Issue #28
30 September 1996
Back Issues

Please visit the following sites
Remember, it's your click-throughs that pay for Aardvark's production.


Ripped Off?




Mansion For Sale at Takatu

E.Central Ltd


Flexible Solutions


Trader Series

Elite Fitness


Auckland Honda


iProLink WELLINGTON and CHRISTCHURCH access now available!

Click here

NZ's largest internet shopping site, online soon!

Other good Reads:

Learn HTML:

If you've got a site that you think is "worth a look", drop me an email and if I think you're right, I'll mention it here.


  • Net-censorship vigilantes
  • Junk email
  • Security problems

If you like this page, tell your friends, relatives, associates and mother. They'll love you for it!

A weekly E-zine about the NZ internet industry

Edition #28

China, it's a huge market for all manner of goods and services with computer software being high on the list of money earners for western exporters such as Microsoft. It's no surprise therefore that MS has produced a special version of MS Windows designed to cater to the special requirements of the Chinese and their language.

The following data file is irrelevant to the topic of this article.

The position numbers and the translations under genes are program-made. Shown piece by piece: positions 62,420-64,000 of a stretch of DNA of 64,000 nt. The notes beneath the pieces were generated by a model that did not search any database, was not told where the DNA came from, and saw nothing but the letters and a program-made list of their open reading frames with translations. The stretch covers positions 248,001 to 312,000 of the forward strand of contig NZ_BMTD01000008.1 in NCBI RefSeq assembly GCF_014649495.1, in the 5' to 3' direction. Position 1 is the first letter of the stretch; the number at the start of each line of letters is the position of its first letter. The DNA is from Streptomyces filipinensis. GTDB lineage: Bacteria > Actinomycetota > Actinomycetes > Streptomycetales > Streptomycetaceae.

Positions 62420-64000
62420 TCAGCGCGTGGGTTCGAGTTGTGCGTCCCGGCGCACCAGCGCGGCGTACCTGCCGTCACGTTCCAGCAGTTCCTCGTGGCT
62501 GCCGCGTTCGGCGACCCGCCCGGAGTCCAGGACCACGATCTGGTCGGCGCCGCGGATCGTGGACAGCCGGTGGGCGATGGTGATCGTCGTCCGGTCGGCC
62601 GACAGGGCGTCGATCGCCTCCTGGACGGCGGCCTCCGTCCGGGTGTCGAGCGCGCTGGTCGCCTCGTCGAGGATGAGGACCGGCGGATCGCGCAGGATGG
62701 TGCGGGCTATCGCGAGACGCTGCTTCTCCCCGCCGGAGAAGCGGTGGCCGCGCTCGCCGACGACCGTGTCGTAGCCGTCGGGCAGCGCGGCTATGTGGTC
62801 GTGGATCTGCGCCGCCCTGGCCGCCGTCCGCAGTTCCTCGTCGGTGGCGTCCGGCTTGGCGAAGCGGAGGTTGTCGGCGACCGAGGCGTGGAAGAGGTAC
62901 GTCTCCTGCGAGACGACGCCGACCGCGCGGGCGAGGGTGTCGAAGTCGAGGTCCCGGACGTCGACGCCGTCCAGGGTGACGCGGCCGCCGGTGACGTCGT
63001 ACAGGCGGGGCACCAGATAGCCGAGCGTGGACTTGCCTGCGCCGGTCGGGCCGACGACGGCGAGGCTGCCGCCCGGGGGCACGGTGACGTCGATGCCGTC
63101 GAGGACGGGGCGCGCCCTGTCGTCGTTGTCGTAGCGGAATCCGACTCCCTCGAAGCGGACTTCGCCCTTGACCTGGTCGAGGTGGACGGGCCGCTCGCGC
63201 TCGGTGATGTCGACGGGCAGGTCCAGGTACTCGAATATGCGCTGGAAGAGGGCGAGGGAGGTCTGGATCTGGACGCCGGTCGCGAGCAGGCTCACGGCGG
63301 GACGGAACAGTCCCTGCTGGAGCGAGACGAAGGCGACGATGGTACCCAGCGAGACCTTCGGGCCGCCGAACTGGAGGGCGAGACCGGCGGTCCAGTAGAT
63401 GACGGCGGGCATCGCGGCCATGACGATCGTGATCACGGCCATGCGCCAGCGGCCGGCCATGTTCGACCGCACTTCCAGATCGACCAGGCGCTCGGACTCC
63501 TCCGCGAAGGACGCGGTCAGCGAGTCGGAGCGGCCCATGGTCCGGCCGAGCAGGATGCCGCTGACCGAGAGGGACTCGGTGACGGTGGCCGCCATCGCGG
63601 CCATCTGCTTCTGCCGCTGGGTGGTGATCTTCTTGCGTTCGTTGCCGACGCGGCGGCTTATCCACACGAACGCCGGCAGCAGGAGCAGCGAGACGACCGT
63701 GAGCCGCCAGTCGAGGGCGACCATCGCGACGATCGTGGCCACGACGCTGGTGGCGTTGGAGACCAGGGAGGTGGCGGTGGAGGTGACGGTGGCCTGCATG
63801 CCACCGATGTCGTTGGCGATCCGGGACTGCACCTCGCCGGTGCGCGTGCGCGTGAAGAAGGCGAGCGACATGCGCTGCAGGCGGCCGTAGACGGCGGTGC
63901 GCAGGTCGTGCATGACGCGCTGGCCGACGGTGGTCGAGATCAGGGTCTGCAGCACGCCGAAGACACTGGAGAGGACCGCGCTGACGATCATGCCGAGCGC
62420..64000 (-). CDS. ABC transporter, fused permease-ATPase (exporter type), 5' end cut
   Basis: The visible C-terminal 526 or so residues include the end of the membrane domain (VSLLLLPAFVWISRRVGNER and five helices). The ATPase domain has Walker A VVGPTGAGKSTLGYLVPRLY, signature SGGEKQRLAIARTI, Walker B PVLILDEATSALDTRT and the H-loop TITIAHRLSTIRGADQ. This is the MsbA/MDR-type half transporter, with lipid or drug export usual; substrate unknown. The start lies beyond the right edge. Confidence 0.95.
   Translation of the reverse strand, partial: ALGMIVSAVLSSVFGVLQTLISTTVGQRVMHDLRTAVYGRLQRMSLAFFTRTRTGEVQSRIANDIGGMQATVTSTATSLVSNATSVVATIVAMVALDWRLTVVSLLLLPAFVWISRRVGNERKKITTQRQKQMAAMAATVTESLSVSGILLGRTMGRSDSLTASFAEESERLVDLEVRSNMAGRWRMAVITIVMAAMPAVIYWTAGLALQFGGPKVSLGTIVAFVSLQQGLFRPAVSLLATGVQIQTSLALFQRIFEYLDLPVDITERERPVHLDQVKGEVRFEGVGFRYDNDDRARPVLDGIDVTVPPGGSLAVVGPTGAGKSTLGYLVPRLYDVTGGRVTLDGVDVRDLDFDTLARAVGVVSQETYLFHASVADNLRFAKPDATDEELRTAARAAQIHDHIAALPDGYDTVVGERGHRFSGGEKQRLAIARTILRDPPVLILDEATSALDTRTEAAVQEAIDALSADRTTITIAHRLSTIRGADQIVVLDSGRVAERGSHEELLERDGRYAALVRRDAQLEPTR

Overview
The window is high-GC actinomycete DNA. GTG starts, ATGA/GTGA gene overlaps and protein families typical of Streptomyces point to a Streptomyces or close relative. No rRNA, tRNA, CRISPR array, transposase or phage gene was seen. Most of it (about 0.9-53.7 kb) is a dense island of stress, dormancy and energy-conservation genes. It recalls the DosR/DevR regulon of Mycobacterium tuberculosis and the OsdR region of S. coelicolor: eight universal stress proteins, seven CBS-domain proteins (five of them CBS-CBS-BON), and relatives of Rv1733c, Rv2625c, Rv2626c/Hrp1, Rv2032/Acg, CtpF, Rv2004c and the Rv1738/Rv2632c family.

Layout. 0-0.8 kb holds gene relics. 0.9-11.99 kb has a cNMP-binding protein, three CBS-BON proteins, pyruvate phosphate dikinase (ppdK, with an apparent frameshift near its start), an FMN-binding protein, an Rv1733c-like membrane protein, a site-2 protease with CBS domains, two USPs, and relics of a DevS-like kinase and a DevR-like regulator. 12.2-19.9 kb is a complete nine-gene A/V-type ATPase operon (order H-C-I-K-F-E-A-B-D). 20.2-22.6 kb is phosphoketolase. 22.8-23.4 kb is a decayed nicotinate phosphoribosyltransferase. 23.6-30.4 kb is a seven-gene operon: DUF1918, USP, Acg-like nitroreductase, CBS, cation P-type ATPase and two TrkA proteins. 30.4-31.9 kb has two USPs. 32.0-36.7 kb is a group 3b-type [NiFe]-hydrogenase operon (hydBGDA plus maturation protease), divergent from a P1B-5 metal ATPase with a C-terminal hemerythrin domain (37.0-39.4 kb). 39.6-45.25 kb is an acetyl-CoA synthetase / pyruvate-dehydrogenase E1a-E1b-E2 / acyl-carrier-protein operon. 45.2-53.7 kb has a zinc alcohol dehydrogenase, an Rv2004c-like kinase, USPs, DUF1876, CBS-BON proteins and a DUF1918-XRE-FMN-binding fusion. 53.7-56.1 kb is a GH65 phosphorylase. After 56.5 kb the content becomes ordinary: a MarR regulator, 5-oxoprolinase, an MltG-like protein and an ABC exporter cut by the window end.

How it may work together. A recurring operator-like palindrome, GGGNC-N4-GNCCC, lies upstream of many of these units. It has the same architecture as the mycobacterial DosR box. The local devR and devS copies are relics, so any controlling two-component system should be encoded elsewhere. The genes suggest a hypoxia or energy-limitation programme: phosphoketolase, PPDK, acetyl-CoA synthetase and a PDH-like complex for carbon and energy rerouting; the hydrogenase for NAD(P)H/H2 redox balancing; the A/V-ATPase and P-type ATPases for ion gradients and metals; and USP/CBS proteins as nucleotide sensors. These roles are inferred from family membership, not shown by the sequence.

However, it seems that the Tienamen Square incident has not been forgotten by someone within the MS development team because the Chinese version of Windows'95 has been pulled due to the the occasional appearnce of anti-communist slogans while using some parts of the system.

Chinese Political officials have requested users to stop using the programs and "personally seal up the disks". No doubt the penalties for not doing this will be severe.

A new version is being prepared with great haste and will be available for users to download from the net.

IBM has released the latest iteration of its OS/2 product and one of its "claims to fame" is the voice recognition software built into it.

Texas Instruments (TI) has also announced that it has developed new voice recognition software and is emphasizing that it can be linked to provide voice-operated net-surfing.

But what's the point? How much easier is it to press a single key than to spout out "page down" in stilted English. And how frustrating would it be to say "location," and end up with a DNS lookup error because you were sent to ??

But maybe someone else is working on the assumption that voice-operated computers will become the norm. A quick check of the DNS register indicates that "someone" has already registered and has deligated the entries to the ICONZ servers. Given the laws against "passing off" and the recent court-ruling against The Domain Name Company it might not be such a good idea for the owner to try and use this URL.